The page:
What matters in life? There seems to be a consensus amongst the social elite, whether on the right or left, when it comes to this question. It is assumed that the real aim of life is to make yourself in the market. What is considered important morally is that nobody be disadvantaged by factors outside their control, such as their class, race or sex, when it comes to workforce participation.
At one level the left criticises the free market. But at a deeper level they see the ultimate aim in life in terms of participation in the very same market.
I was interested, and a little surprised, to see a feminist in The Guardian make a similar point. Nancy Fraser begins by arguing that feminism had two possible futures:
With the benefit of hindsight, we can now see that the movement for women's liberation pointed simultaneously to two different possible futures. In a first scenario, it prefigured a world in which gender emancipation went hand in hand with participatory democracy and social solidarity; in a second, it promised a new form of liberalism, able to grant women as well as men the goods of individual autonomy, increased choice, and meritocratic advancement. Second-wave feminism was in this sense ambivalent. Compatible with either of two different visions of society, it was susceptible to two different historical elaborations.
As I see it, feminism's ambivalence has been resolved in recent years in favour of the second, liberal-individualist scenario – but not because we were passive victims of neoliberal seductions. On the contrary, we ourselves contributed three important ideas to this development.
Personally I just don't see how feminism could ever have contributed to social solidarity. Any society in which men and women are viewed as hostile competing classes is not going to enjoy a high level of any kind of solidarity.
But she is right that the dominant strain within feminism is a liberal one that promotes individual autonomy (for women, not for men). And the ideal of maximising individual autonomy does encourage the idea that the goal in life is to "make yourself" within the market. What is it that we get to choose as atomised individuals? We get to choose our careers, our travel destinations, our entertainments and hobbies. Of these, careers carry the most weight, so middle-class liberals will tend to see careers as the means by which we best fulfil our autonomous selves.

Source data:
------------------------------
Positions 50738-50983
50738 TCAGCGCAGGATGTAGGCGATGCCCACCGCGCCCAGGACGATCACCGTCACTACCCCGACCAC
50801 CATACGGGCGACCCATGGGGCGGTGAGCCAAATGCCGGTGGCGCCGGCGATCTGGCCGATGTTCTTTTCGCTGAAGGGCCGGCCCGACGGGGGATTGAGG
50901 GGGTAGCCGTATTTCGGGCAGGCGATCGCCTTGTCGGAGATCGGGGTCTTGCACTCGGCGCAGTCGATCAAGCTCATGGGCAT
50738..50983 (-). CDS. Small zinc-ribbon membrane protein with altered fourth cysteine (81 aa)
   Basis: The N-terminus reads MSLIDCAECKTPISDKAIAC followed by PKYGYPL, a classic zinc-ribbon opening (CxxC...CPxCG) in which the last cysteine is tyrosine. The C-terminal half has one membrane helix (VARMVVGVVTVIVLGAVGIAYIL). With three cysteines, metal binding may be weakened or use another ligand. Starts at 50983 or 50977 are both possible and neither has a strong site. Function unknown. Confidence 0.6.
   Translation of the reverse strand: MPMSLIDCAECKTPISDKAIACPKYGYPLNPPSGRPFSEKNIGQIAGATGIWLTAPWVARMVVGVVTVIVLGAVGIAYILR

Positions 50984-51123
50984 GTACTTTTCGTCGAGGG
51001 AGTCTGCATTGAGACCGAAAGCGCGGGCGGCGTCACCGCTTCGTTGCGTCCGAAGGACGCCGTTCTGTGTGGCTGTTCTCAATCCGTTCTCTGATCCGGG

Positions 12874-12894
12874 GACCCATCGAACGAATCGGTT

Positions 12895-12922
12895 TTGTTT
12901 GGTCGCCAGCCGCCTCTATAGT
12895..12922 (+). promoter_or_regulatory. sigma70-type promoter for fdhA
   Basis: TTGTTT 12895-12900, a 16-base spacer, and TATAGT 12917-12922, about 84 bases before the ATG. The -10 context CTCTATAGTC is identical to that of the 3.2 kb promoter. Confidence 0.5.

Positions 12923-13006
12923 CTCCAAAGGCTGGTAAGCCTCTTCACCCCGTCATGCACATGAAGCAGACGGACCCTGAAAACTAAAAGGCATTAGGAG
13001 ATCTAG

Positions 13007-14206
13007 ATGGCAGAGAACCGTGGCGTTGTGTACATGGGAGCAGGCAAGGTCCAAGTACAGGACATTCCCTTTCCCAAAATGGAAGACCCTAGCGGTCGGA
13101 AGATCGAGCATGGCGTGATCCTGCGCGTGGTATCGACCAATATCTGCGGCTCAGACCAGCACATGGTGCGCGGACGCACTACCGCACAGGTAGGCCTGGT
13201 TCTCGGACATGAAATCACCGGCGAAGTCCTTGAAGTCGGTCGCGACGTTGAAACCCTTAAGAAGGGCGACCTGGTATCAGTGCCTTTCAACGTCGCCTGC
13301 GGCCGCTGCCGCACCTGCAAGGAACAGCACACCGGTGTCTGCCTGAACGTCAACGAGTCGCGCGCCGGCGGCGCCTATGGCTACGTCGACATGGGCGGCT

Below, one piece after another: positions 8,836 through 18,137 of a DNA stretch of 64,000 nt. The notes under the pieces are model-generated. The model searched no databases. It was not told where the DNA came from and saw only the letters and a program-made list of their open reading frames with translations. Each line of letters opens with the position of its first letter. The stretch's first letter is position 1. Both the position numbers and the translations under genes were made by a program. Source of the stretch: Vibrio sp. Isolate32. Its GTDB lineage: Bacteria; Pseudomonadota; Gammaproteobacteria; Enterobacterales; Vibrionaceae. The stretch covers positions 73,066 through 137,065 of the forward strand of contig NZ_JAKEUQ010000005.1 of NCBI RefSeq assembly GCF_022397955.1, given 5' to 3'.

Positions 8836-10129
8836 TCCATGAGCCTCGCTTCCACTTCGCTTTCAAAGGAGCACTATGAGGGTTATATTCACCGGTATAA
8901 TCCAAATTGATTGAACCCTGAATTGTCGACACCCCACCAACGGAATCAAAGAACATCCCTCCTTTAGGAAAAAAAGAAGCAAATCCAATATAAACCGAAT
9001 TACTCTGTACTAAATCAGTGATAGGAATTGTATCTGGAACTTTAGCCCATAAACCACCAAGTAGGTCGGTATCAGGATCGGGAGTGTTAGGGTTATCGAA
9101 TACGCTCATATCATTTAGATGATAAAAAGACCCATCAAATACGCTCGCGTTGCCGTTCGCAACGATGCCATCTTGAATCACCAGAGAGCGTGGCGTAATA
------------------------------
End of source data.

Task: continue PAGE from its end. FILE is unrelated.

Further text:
Nancy Fraser is one left-wing feminist who doesn't want feminism to have this end point.
She even admits that feminists destroyed some of the barriers to the reach of the market when they attacked the ideal of a living wage for men:
One contribution was our critique of the "family wage": the ideal of a male breadwinner-female homemaker family...As women have poured into labour markets around the globe, state-organised capitalism's ideal of the family wage is being replaced by the newer, more modern norm – apparently sanctioned by feminism – of the two-earner family.
Never mind that the reality that underlies the new ideal is depressed wage levels, decreased job security, declining living standards, a steep rise in the number of hours worked for wages per household, exacerbation of the double shift – now often a triple or quadruple shift – and a rise in poverty, increasingly concentrated in female-headed households. Neoliberalism turns a sow's ear into a silk purse by elaborating a narrative of female empowerment. Invoking the feminist critique of the family wage to justify exploitation, it harnesses the dream of women's emancipation to the engine of capital accumulation.
Nancy Fraser is not a traditionalist but she does want to shift away from the idea that participation in the market is what makes a life:
First, we might break the spurious link between our critique of the family wage and flexible capitalism by militating for a form of life that de-centres waged work and valorises unwaged activities, including – but not only – carework.
The question is what alternative you put forward. Nancy Fraser seems to think you achieve a "solidary" society merely by rejecting individualistic competition within the market. But solidarity is not just a question of uniting to defend conditions and pay at work - that is still an economistic view of society.
One step forward is not to see people as abstracted and atomised individuals, but to accept that people are defined in part through their social relationships. We are not abstracted individuals, but men and women, husbands and wives, fathers and mothers, and we are members of nations, ethnies, churches and local communities. This is what brings us into close and loyal relationships with each other; these are natural forms of solidarity that are not defined by the market.